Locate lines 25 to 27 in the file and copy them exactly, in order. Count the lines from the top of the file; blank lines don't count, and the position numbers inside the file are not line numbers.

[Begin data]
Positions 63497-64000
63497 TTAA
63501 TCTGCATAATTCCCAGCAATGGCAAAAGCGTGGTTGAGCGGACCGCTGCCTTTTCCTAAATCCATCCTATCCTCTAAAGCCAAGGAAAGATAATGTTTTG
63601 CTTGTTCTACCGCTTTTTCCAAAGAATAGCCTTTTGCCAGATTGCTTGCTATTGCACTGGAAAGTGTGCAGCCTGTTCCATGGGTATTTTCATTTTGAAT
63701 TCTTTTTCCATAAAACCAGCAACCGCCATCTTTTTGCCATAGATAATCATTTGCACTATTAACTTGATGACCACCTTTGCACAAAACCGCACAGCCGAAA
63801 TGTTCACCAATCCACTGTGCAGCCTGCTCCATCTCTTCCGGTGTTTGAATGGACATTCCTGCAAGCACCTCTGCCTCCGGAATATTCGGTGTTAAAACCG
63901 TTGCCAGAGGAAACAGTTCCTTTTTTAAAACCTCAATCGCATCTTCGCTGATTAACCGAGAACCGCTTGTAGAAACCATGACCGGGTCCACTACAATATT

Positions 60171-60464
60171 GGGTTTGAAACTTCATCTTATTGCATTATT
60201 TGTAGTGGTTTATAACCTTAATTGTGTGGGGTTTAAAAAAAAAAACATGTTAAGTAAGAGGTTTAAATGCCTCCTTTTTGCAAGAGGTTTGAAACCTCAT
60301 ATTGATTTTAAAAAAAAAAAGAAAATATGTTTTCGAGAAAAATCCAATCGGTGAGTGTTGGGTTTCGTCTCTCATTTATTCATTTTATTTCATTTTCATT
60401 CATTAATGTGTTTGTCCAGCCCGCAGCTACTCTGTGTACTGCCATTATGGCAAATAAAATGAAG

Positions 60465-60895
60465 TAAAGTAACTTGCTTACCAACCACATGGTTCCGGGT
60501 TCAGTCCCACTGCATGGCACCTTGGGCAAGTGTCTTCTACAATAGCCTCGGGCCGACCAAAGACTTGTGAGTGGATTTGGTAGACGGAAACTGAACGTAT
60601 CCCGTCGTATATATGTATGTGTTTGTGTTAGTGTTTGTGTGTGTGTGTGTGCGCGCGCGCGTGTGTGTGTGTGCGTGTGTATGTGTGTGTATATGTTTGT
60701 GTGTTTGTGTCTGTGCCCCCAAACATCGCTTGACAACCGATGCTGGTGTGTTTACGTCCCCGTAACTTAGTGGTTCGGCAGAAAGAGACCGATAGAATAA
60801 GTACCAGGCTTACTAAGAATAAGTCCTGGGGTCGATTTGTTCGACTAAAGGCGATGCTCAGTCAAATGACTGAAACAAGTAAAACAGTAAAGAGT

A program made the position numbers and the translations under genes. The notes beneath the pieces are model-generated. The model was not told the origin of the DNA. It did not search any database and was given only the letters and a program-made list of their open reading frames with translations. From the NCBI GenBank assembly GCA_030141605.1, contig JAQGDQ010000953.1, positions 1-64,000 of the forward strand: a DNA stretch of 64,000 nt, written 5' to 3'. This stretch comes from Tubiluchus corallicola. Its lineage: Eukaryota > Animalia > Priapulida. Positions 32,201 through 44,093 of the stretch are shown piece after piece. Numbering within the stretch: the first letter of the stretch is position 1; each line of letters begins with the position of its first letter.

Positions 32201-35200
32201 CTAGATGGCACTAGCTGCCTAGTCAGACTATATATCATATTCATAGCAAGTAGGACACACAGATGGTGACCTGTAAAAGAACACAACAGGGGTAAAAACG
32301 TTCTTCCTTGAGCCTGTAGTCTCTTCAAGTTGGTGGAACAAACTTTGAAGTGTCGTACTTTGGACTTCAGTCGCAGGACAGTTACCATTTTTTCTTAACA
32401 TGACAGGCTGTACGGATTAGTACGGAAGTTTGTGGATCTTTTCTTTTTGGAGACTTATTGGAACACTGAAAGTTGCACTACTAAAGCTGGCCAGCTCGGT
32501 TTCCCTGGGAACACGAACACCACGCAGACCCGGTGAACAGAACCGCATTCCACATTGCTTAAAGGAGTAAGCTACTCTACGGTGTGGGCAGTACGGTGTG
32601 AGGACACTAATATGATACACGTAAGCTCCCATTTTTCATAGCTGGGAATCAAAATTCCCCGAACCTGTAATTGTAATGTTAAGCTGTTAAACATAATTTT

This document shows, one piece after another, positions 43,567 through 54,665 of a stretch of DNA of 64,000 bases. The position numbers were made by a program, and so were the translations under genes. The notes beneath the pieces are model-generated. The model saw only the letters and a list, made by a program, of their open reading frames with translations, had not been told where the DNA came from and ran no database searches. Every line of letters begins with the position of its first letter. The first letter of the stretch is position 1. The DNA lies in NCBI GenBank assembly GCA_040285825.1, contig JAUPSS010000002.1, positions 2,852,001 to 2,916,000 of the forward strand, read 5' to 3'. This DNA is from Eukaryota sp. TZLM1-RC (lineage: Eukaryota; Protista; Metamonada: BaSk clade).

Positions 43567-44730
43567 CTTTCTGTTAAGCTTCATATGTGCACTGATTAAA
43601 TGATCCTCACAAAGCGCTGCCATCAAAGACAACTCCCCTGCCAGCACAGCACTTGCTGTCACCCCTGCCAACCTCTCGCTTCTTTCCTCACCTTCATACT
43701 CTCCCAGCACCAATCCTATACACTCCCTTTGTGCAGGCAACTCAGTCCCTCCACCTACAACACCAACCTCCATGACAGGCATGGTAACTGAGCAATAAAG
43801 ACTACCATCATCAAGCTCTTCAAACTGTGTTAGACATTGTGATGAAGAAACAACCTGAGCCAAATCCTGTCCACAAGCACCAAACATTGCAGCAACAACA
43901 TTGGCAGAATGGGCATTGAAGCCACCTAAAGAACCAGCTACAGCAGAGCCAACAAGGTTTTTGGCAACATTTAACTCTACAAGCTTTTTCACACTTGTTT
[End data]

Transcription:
32601 AGGACACTAATATGATACACGTAAGCTCCCATTTTTCATAGCTGGGAATCAAAATTCCCCGAACCTGTAATTGTAATGTTAAGCTGTTAAACATAATTTT

This document shows, one piece after another, positions 43,567 through 54,665 of a stretch of DNA of 64,000 bases. The position numbers were made by a program, and so were the translations under genes. The notes beneath the pieces are model-generated. The model saw only the letters and a list, made by a program, of their open reading frames with translations, had not been told where the DNA came from and ran no database searches. Every line of letters begins with the position of its first letter. The first letter of the stretch is position 1. The DNA lies in NCBI GenBank assembly GCA_040285825.1, contig JAUPSS010000002.1, positions 2,852,001 to 2,916,000 of the forward strand, read 5' to 3'. This DNA is from Eukaryota sp. TZLM1-RC (lineage: Eukaryota; Protista; Metamonada: BaSk clade).

Positions 43567-44730